Daily News Archive
Later, Bhopal Disaster Still Plagues City; Global Day of Action
Planned for December 3, 2004
(Beyond Pesticides, November 29, 2004) Twenty years after the Union Carbide disaster in Bhopal, India, thousands of people around the city remain at risk of poisoning, an investigation by the BBC has revealed. The 1984 blast and toxic gas leak at a Union Carbide factory disaster led to the deaths of more than 20,000 people, and more than 120,000 people still suffer from severe health problems as a result of their exposure. Drinking water taken from a well near the site recently showed contamination 500 times greater than limits set by the World Health Organization.
Union Carbide India Ltd. was responsible for cleaning up the site, "but thousands of tonnes of toxic waste are still stored inadequately nearby, poisoning the town's water supply," the BBC said
The company said in 1998 when the cleanup was completed that it "found no evidence of groundwater contamination." But the BBC said it discovered pools of mercury on the ground, areas laden with poisonous material and in some sheds, dangerous chemical waste in bags. "The local people who drink this water every day are exposing themselves to a substantial chemical hazard associated, over time, with liver and kidney damage," BBC said.
Rainwater washes these chemicals into puddles, streams and eventually into the groundwater, contaminating water that people drink. BBC television ran the report after conducting its own investigation, but added that the test results were disputed by the US firm Union Carbide, which owned the plant that exploded and enveloped the city in toxic gas on December 3, 1984.
As the 20th anniversary
approaches this week, courts in Bhopal face a decision on whether officials
of the American Dow Chemical Company, which later merged with the plant's
owners, Union Carbide, should face criminal charges - including manslaughter
- over the disaster. Dow, which bought the American-owned Union Carbide
in 1999, maintains that it has no liability for the disaster and has
refused to address Carbide's pending liabilities in Bhopal, including
medical and economic rehabilitation of victims, clean up of toxic wastes
and contaminated groundwater, and provision of safe drinking water.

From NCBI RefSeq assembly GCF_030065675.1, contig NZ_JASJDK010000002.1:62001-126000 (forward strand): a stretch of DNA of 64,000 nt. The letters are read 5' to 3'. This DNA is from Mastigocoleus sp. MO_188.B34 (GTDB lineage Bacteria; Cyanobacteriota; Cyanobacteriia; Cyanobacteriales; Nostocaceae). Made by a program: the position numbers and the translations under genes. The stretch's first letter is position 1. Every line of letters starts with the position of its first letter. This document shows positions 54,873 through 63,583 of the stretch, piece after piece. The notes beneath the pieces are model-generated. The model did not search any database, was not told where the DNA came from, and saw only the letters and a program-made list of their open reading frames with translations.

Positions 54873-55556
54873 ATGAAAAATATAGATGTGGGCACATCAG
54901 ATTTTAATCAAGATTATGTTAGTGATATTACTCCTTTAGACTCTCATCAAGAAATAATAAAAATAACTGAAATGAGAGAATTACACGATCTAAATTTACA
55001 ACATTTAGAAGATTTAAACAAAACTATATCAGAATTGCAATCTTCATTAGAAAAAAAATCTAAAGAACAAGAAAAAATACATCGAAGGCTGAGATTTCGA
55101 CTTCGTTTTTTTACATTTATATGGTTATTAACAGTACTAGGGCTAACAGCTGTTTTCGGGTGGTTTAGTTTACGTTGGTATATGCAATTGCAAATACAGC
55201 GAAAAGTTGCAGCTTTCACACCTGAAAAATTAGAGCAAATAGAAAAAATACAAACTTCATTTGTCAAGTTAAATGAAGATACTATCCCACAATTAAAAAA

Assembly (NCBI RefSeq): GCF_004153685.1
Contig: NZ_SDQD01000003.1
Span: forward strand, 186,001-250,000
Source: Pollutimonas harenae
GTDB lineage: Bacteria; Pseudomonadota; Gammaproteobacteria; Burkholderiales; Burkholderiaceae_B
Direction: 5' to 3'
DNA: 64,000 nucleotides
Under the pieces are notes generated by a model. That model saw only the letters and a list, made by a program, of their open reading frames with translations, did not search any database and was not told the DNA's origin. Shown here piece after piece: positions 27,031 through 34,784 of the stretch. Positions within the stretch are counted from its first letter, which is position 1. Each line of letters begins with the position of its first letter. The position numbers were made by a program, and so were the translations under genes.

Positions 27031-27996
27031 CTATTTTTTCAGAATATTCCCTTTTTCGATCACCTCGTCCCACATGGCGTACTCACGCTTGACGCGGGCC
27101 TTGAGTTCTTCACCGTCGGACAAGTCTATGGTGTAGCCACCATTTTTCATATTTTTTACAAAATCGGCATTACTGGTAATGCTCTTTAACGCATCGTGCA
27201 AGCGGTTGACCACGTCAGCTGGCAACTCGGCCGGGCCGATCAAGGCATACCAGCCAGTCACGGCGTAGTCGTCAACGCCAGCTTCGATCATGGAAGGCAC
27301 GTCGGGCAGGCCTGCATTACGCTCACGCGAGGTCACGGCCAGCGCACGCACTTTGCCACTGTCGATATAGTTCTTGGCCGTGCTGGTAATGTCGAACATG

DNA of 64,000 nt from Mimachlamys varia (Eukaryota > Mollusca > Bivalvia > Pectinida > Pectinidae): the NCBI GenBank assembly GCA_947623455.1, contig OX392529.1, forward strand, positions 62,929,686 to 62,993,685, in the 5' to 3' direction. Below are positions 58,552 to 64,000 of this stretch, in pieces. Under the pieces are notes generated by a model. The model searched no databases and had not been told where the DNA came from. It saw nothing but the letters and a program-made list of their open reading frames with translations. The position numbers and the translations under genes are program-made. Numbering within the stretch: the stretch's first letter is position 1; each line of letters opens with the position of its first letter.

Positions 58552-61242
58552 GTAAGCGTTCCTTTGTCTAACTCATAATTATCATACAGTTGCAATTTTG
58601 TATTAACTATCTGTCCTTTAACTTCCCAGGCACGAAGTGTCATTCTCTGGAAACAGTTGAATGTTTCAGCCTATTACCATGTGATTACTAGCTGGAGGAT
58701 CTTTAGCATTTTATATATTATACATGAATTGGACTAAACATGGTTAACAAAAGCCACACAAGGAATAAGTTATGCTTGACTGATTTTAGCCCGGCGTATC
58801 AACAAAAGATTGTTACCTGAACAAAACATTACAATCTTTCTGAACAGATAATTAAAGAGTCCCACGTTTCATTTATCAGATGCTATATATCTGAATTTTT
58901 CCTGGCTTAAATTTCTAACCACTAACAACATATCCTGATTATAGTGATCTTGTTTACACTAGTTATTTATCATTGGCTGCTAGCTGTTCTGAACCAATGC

Union Carbide settled a civil suit in 1989 by agreeing to pay victims a total of $470 million. Disaster victims have appealed to the Indian Supreme court in recent months because only part of that money was given to the victims. Last month, the Supreme Court ordered the rest of the money to be disbursed. It also accepted an estimate by victims groups that the number of people affected by the disaster had increased from the 105,000 listed in 1989 to 572,000 with new births and previously unreported cases, reported the Associated Press.
However, groups still feel that the compensation is extremely inadequate. “The Supreme Court decision is a victory of the gas victims, but they are not satisfied" with the compensation amount, said Abdul Jabbar, the main spokesman for the victims. He said that victims groups brought a petition this week to the Supreme Court demanding that the compensation be at least quadrupled to match the increase in the number of people affected. It was not clear when the Supreme Court would rule on the appeal. It was also unclear where the groups expected the additional money to come from.
TAKE ACTION: Activists are planning a Global Day of Action for Bhopal this Friday, December 3. To learn more about Bhopal, the actions that they are taking, and how to get involved, visit www.bhopal.net. Last year, over 65 groups and individuals took part in the Day of Action, which included nationwide student protests (read Daily News 12/4/03).